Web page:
Newly Hired Professors Paid More in Armenia than China But Less than Ethiopia
How much is a professor worth? It might help to know what professors are actually paid and how that figure compares with other salaries — and with the salaries of academics in other countries. But as Philip Altbach and his colleagues at the Center for International Higher Education discovered, such questions are a lot easier to ask than to answer, The New York Times reports.
In a new book, “Paying the Professoriate,” to be published this month, Altbach and his co-editors examine academic salaries, contracts and benefits in publicly funded universities in 28 countries. They depict a world increasingly divided “into two categories — brain drain and brain gain,” as countries with more resources siphon off academic talent from poorer countries. They also show a profession that in many countries is subject to a widening gap between professors at top research universities and those who work at colleges devoted mainly to teaching, “who are lower in the academic pecking order and who now constitute the large majority of the academic work force.”
All currencies were converted into US dollars using a purchasing power parity index based on the cost of a set of items in the United States. But they also compared salaries in each country with that country’s average per capita gross domestic product, giving a sense of how academics were paid in comparison to pay for compatriots in other jobs. Finally each of the 28 country teams was asked whether the average academic salary for that country was “sufficient to support a middle-class standard of living.”
In terms of purchasing power, newly hired academics in China ($259 per month, as calculated by this particular study’s index) were the worst off, paid less than colleagues in Armenia ($405) or Ethiopia ($864). Academics in Canada, where the entry level salaries averaged $5,733, and full professors were paid an average of $9,485, had more cause for celebration than in the United States, where newly hired faculty members averaged $4,950 and full professors $7,358 — a figure that put the United States behind Italy ($9,118), South Africa ($9,330), Saudi Arabia ($8,524), Britain ($8,369), Malaysia ($7,864), Australia ($7,499), and India ($7,433).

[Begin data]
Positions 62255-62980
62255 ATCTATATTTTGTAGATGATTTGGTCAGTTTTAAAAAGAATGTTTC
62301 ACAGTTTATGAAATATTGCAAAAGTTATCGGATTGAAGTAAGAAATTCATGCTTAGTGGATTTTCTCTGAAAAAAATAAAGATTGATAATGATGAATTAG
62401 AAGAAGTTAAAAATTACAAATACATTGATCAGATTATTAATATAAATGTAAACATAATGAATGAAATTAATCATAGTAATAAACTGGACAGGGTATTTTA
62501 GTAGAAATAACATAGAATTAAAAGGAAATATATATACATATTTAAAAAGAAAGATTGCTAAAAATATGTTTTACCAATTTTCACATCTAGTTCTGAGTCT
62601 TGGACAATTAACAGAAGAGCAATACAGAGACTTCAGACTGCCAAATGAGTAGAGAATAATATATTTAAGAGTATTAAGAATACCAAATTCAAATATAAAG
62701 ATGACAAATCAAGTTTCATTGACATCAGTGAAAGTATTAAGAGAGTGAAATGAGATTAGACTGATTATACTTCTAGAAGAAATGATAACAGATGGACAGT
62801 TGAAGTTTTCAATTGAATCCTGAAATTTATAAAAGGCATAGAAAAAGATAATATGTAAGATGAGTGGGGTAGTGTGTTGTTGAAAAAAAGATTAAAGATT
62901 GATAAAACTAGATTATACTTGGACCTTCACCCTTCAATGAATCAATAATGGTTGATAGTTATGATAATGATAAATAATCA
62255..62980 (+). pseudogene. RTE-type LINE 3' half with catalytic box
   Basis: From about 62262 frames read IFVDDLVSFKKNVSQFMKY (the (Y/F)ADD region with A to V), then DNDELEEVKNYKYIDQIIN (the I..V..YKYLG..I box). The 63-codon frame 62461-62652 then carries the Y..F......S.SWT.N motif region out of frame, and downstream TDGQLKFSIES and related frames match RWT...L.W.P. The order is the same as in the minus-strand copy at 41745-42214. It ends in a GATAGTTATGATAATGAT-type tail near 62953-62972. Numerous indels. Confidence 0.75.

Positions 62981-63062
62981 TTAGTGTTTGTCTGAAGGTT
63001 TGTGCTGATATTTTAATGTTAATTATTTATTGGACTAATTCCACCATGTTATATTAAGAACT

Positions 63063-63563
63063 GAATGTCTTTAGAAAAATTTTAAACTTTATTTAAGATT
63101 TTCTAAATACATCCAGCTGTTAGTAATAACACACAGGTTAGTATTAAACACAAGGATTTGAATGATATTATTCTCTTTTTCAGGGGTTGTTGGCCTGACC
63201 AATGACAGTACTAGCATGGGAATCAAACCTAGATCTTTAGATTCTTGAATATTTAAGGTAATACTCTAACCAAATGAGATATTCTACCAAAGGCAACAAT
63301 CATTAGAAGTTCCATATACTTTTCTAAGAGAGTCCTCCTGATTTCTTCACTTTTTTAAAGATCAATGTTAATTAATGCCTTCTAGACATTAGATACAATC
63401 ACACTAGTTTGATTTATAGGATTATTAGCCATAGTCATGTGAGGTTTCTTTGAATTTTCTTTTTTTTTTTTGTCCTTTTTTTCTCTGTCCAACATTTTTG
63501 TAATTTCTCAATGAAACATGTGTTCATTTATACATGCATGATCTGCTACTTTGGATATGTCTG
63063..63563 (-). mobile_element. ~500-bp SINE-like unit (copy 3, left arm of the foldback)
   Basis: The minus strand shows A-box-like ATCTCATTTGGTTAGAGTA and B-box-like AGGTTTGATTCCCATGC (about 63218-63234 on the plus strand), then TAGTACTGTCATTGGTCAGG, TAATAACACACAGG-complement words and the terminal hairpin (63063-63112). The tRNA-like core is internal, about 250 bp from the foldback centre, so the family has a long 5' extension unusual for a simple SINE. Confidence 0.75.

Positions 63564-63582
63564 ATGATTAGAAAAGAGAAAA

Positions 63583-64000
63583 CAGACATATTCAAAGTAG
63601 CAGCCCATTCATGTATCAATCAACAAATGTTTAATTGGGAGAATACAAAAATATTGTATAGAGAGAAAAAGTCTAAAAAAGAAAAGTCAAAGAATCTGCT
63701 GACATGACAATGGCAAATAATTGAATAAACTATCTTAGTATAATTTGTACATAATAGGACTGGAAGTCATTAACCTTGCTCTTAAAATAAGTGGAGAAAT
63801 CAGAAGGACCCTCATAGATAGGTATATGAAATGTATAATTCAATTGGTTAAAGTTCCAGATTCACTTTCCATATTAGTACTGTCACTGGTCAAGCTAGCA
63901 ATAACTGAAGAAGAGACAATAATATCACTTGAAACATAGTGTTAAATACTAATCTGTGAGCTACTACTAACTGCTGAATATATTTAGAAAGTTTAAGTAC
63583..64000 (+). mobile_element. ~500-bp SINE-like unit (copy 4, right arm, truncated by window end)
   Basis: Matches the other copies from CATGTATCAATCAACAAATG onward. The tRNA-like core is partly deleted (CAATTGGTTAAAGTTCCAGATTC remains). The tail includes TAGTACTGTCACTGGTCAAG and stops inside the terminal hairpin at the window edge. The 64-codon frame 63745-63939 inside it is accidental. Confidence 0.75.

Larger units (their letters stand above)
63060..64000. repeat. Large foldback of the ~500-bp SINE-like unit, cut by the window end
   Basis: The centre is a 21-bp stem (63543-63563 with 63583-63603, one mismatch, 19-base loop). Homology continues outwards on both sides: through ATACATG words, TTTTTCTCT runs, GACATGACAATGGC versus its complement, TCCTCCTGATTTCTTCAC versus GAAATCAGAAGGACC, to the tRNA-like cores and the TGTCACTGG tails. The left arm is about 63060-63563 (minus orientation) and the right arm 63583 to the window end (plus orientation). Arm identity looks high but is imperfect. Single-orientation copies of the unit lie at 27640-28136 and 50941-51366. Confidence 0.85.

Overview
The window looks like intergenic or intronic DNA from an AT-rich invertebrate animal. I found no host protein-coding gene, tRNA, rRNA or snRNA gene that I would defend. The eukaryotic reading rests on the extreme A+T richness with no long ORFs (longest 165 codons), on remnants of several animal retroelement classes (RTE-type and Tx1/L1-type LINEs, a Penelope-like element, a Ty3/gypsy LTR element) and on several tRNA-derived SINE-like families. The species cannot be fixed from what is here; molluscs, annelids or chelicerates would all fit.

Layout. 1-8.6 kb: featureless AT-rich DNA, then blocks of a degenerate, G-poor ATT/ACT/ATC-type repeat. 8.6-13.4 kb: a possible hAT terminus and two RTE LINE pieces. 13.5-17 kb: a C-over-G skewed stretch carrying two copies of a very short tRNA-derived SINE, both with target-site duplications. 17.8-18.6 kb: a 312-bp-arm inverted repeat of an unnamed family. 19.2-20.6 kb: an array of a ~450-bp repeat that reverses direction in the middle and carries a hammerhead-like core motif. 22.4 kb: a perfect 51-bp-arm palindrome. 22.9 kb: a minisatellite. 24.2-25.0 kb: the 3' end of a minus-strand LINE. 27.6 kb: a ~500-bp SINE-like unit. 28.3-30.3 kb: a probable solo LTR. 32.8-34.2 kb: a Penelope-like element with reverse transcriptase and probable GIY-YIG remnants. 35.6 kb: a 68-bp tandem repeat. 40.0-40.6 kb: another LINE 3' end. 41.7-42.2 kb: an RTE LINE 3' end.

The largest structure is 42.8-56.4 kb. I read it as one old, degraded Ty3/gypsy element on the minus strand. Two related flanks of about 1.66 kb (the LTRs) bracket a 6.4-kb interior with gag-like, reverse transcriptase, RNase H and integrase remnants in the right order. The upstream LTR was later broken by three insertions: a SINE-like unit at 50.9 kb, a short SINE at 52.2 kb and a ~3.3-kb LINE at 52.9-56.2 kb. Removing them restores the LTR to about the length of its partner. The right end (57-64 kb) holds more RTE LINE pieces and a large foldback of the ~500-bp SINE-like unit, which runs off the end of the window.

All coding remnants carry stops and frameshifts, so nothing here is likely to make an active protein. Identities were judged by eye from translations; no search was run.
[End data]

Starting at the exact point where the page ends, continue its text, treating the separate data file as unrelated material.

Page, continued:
“Just finding the data proved difficult,” Altbach said in an interview. “Many countries track school teachers’ salaries, but not academic pay. And among academics, salary remains such a taboo subject.” A preliminary report in 2003 recruited researchers from a dozen countries but “we found two problems.”
“None of us were economists, so we didn’t really know how to make sense of the data. And the data we got was pretty bad,” Altbach said.
However, that first effort caught the interest of Maria Yudkevitch and Gregory Androushchak at the National Research University Higher School of Economics in Moscow. “Leaving aside social science, the Soviets had a really excellent university system — which has largely been destroyed,” Altbach said.
“We wanted to get an international perspective,” said Androushchak, one of the book’s co-editors. Although Soviet science had put the first man in space, and Russians continue to be awarded Nobel prizes — and to launch rockets — the country’s academic institutions consistently fare poorly in international rankings. “We wanted to know what developed countries paid their academics, as well as developing countries and the other BRICS,” he said, referring to the emerging economies, Brazil, Russia, India, China and South Africa.
“Paying the Professoriate” brings together government statistics from countries where the information is available with survey data from those where it is not. Private universities were excluded, since most do not publish salary data.
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